The battle against unions in the Midwest escalated Wednesday as a second state, Indiana, effectively found itself trapped in a legislative stalemate.
Most of the Democratic members of the Indiana House of Representatives have temporarily moved to Illinois to avoid having to vote on legislation they consider to be anti-union, according to a statement released Wednesday morning. Illinois is also where all 14 of the Democratic senators from Wisconsin sought sanctuary when they fled from Madison last week to block legislation that would have ended collective bargaining rights for public employee unions.
“We have relocated to Urbana, Ill., for the immediate future,” the Democrats said in a prepared statement that attacked Republicans. “By staying here, we will be giving the people of Indiana a chance to find out more about this radical agenda and speak out against it.”
The situation in Indiana is part of the growing anti-union campaign that has also rocked Wisconsin, where demonstrations by public employees and their allies are in their second week. Thousands of union protesters have also descended on Ohio, which is considering anti-union legislation and cutbacks.
In all three states, Republican governors and legislatures are seeking to roll back rights that unions already enjoy. In Wisconsin, public employee rights to collective bargaining would be ended, while in Indiana, pending legislation would allow private workers to leave their unions and not have to pay mandatory union dues.
Unions have flooded state capitals to oppose the legislation. On Wednesday morning, the halls of the Capitol in Indianapolis were full of protesters. Some carried signs that proclaimed, “Stop corporate greed,” and “End the war on the middle class.”
Dressed in an Uncle Sam costume, Nick Young, 23, a third-generation steel worker, said he has been protesting since Sunday against legislation that would hinder the right to organize and collective bargaining. “‘It’s just something I want to hold on to and I’m going to fight like hell to keep it,” he said.
Tom and Debbie Millender, members of the Ironworkers Local 395, said they brought their three children to the protests. “This is something that sticks with the them for the rest of their life. It is part of history,” Tom Millender said.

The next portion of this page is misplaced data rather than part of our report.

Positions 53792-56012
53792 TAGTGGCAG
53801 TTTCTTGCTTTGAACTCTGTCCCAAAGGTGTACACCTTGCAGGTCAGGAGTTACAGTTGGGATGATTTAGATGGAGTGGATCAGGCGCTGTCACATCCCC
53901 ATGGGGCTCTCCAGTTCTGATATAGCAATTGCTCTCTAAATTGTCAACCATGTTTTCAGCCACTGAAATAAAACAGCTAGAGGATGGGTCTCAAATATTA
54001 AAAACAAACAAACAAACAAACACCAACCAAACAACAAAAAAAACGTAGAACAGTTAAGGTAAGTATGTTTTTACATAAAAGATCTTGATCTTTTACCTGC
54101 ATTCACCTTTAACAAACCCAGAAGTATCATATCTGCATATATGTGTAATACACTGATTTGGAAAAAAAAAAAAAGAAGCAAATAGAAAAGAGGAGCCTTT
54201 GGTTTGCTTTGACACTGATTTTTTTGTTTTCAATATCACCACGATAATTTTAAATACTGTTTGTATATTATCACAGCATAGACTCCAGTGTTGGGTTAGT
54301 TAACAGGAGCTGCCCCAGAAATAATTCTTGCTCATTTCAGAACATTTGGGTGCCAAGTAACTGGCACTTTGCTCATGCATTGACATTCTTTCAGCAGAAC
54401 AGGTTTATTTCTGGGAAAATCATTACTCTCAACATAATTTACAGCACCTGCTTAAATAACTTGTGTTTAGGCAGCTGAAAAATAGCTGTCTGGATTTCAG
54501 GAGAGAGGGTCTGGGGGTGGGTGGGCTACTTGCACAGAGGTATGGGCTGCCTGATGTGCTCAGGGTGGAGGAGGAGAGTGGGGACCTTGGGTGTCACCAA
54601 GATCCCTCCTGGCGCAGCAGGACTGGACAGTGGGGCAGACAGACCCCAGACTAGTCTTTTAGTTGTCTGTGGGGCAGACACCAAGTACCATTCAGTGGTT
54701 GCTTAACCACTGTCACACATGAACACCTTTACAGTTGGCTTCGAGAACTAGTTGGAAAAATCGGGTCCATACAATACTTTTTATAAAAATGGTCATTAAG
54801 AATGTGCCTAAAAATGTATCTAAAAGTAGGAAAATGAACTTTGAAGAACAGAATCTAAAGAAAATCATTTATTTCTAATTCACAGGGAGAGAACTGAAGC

During the brief morning session of the General Assembly, Speaker Brian Bosma ordered spectators cleared from the chamber after they started to sing, “We Shall Overcome.”
Bosma said he has no intention of negotiating with the missing Democrats.
“We will not concede to a list of demands from those who have vacated this state,” he said, drawing a standing ovation from Republicans and boos from watching activists.
Bosma announced on Tuesday he would let the anti-union bill die. But Democrats were seeking assurances that it will not be resurrected this session.
“We will remain here until we get assurances from the governor and House Speaker Brian Bosma that these bills will not be called down in the House at any time this session,” the missing democrats stated. “Our leader, State Rep. B. Patrick Bauer (D-South Bend), is ready to talk to the speaker anytime. All the speaker has to do is call.”
Indiana Gov. Mitch Daniels, a potential presidential aspirant, has distanced himself from the anti-union battle, in sharp contrast to his neighbor, Wisconsin Gov. Scott Walker, who has said he will stand firm to eliminate collective bargaining rights for his state’s public employees. Walker is seeking to have employees pay more for health insurance and pensions in order to balance his budget.
Demonstrations continued in Madison on Wednesday.
Though a minority, the flight of the 14 Wisconsin Senate Democrats has deprived the body of a quorum so no action is possible. In Ohio, Republicans have enough members for a quorum so there would be no point to the Democrats leaving.
Like in Wisconsin, the Ohio bill, would roll back collective bargaining rights and change the rules on binding arbitration. It too would raise the cost of health insurance for employees and stop automatic pay increases for teachers.
Sewell reported from Indianapolis and Muskal from Los Angeles.